After the group activity, students would do an individual activity, again, depending on the day of the week.

  • Monday:  Circle map
  • Tuesday:  Letter collage
  • Wednesday:  Sorting activity
  • Thursday: Sorting Activity
  • Friday:  Assessment

Finally, I would end the lesson with some technology.  We loved using Youtube and Starfall.com.  There are so many cute songs and videos you can quickly find about the letter of the week.

If you would like to see if this method works for you, click below to download a FREE letter of the week unit to try from my store on teacherspayteachers.  It includes all the above activities and lesson plans.

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You can also watch this FREE 4 minute how to video on utilizing these materials:

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Using Color Coding for Differentiation

Our special education classes tend to have such a HUGE variety of learning levels and needs.  It can drive a teacher to insanity trying to come up with separate lessons for each child that is differentiated to their specific learning style.  Here is a quick way I found to take one task and make it accessible to more of my students.

We did a lot of cut and paste activities in my class.  Most of my students had difficulty writing, so I needed a way to produce a product for parents to see as well as a concrete way to gather data and perform assessments.  Pictured above is such an activity.  The students were sorting pictures with words into different word families.  This was perfect for my 3rd-5th grade learners, but not so much for my K-2 students.  So, I would outline the various pictures/words with a certain color that matched the color of the construction paper for that particular word family.  That way, it turned into more of a color matching task (with a high degree of distraction) which even my younger students could do.  For even more support, I would color in the entire square rather than just outline it.  In the end, I had one sorting activity that almost all my students could do with very little prep time on my part.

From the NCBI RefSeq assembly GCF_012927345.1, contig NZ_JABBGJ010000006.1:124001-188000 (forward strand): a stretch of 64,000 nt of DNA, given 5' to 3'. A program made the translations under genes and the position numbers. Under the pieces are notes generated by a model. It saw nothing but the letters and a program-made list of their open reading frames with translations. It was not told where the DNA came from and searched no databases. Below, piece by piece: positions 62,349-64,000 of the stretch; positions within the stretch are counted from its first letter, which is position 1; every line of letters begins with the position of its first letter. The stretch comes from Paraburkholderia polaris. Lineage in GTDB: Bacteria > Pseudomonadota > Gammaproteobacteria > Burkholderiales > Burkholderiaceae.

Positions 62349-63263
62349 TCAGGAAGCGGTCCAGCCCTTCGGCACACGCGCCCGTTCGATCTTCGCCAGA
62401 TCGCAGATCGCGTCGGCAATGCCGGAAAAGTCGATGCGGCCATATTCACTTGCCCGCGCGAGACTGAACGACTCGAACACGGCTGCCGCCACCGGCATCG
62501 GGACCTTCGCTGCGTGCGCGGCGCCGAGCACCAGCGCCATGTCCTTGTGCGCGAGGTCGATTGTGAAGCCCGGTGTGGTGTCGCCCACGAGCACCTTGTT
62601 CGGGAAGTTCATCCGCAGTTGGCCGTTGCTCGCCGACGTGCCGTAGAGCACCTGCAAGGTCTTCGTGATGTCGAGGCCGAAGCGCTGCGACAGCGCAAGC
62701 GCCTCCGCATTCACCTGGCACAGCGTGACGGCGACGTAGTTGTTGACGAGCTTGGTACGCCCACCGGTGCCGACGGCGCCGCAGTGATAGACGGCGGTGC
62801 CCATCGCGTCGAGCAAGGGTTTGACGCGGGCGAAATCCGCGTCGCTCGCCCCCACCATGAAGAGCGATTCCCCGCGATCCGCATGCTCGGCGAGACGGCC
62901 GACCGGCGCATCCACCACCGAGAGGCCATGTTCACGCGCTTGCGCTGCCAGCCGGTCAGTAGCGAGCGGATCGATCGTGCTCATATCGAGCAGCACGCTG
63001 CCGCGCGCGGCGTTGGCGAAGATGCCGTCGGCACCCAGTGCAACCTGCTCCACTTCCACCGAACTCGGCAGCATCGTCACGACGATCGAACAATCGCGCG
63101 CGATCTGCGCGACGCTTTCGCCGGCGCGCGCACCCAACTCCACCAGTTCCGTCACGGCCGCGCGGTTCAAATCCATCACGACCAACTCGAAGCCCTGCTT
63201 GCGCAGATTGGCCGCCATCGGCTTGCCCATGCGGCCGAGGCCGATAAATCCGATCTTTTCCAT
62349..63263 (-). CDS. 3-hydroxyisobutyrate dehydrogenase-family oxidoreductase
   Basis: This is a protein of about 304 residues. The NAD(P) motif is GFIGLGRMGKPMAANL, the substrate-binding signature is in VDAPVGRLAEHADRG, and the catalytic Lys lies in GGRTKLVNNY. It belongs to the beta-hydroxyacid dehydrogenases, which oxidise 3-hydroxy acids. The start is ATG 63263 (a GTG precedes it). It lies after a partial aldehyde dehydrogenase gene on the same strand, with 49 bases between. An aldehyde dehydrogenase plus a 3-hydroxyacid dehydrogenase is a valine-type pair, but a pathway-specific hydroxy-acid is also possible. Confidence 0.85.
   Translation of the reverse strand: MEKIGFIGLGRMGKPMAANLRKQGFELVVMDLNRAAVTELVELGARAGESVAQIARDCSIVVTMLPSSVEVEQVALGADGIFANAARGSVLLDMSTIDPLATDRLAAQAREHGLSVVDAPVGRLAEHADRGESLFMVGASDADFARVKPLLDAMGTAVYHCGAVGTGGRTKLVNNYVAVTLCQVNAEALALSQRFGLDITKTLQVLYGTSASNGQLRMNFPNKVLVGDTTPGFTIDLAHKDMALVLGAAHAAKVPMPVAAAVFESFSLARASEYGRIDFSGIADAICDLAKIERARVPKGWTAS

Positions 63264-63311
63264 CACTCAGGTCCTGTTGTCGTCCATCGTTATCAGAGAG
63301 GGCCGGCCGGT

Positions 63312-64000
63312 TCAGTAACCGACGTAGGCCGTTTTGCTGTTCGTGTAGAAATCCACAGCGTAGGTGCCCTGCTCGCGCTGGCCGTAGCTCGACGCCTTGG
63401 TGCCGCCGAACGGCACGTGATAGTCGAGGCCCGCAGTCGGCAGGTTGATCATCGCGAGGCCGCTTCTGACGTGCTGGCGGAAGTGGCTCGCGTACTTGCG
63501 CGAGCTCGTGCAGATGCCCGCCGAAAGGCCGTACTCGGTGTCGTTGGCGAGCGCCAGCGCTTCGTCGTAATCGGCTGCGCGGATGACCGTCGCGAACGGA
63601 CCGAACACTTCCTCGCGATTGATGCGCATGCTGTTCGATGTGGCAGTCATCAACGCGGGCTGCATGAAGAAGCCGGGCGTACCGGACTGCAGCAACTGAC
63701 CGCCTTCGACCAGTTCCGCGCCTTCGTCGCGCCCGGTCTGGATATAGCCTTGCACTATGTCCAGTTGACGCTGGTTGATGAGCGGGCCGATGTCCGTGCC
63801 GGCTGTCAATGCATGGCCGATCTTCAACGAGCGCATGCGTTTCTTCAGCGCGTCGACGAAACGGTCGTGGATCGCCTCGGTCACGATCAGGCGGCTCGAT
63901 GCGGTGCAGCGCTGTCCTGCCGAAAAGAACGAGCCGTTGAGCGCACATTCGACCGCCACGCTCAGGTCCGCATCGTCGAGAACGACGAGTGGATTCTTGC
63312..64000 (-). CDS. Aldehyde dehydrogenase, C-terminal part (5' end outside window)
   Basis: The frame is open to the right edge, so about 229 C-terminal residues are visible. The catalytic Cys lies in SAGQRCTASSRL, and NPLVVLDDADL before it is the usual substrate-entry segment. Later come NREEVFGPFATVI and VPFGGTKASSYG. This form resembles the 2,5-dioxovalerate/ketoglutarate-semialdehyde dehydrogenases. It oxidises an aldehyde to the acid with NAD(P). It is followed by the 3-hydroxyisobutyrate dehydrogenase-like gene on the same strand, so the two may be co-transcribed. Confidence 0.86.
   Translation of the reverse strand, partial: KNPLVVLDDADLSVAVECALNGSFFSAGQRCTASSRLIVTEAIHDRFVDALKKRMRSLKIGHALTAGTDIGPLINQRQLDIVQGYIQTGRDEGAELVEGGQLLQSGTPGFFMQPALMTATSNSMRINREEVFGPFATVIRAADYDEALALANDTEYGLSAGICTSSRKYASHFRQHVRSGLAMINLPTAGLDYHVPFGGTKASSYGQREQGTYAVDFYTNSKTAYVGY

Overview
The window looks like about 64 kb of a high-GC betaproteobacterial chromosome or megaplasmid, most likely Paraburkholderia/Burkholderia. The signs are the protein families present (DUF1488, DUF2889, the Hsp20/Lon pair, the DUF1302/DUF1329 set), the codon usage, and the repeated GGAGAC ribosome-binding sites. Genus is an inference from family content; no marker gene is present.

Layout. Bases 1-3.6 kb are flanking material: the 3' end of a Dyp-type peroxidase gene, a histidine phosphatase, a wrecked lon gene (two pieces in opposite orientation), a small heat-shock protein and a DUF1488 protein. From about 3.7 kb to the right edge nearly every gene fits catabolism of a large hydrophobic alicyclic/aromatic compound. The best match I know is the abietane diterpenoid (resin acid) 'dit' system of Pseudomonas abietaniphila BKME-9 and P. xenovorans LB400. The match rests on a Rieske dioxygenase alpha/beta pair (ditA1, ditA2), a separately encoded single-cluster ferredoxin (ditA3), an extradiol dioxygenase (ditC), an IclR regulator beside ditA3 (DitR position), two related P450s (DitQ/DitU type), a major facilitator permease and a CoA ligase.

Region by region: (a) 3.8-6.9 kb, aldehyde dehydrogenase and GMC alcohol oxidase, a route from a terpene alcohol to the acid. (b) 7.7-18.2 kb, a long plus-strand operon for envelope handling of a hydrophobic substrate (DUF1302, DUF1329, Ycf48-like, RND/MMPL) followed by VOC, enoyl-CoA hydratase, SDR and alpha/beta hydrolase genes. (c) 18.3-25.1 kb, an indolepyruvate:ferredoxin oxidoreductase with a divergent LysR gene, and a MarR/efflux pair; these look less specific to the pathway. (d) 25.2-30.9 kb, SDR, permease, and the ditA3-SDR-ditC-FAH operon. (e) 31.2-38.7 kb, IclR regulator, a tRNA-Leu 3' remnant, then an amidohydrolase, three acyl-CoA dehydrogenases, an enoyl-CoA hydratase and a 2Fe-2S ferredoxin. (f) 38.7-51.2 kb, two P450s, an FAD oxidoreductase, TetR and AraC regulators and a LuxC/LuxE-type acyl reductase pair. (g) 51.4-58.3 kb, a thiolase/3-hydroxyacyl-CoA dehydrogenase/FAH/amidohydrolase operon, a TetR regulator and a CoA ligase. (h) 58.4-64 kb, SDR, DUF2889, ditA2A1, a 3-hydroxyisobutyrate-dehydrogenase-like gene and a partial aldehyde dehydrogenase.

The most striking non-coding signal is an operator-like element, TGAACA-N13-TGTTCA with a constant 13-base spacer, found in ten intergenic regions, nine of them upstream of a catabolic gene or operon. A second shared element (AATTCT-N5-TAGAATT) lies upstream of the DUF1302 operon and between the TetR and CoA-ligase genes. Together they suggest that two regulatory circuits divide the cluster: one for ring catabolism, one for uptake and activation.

Consider trying this technique to easily make more rigorous tasks engaging and more independent for your lower level learners while still utilized grade level content.

Summer School : 2015

Friday was the last day of summer school for Jimmy in 2015.  It is the first time he has ever had the opportunity to continue his educational experience during the summer months.  As many of you know, we moved to Pennsylvania from North Carolina one year ago.  I was terrified leaving all of Jimmy’s support network and sad leaving all of our family behind.  BUT….  it was the best thing that ever happened for the four of us.  We still miss family and friends, but we have been able to visit and family has even ventured up this way!

So, one of the absolute best changes for Jimmy was the school system here.  This is in no way meant to be negative towards all the wonderful teachers, adults, and therapists who helped Jimmy from grades PreK though 10th grade.  You all did the absolute best you could with what you had.  But here, it is just so different.  Jimmy is in a school surrounded by so  much support and experts in the field of autism.  Every activity, every minute of every day is meant to maximize his potential and build his independence.  And the best thing….  that support continued throughout the summer with the same 8-2 school hours, 5 days a week, with the same teachers and assistants there ready to go.  Sure, he still had some meltdowns.  I still had to sign restraint and IEP waiver forms, but that is all the nature of the beast.  I never got a call.  I never had to drive 30 minutes to the school to pick him up.  They were equipped to handle whatever Jimmy threw their way.  Most importantly he loved it.

Of course, for me, it meant a few more precious weeks of freedom.  My days of freedom are quickly coming to an end.  I have just 3 years left before Jimmy is done with the school system.  After that, I don’t know.  He is still pretty tough to handle if you don’t know what you are doing.  So, the future is very uncertain.

For now, I am beyond thankful for the summer of 2015 and all it afforded me to accomplish for myself.  Now it will be down to NC to visit with family and relax at the lake for a couple of weeks!!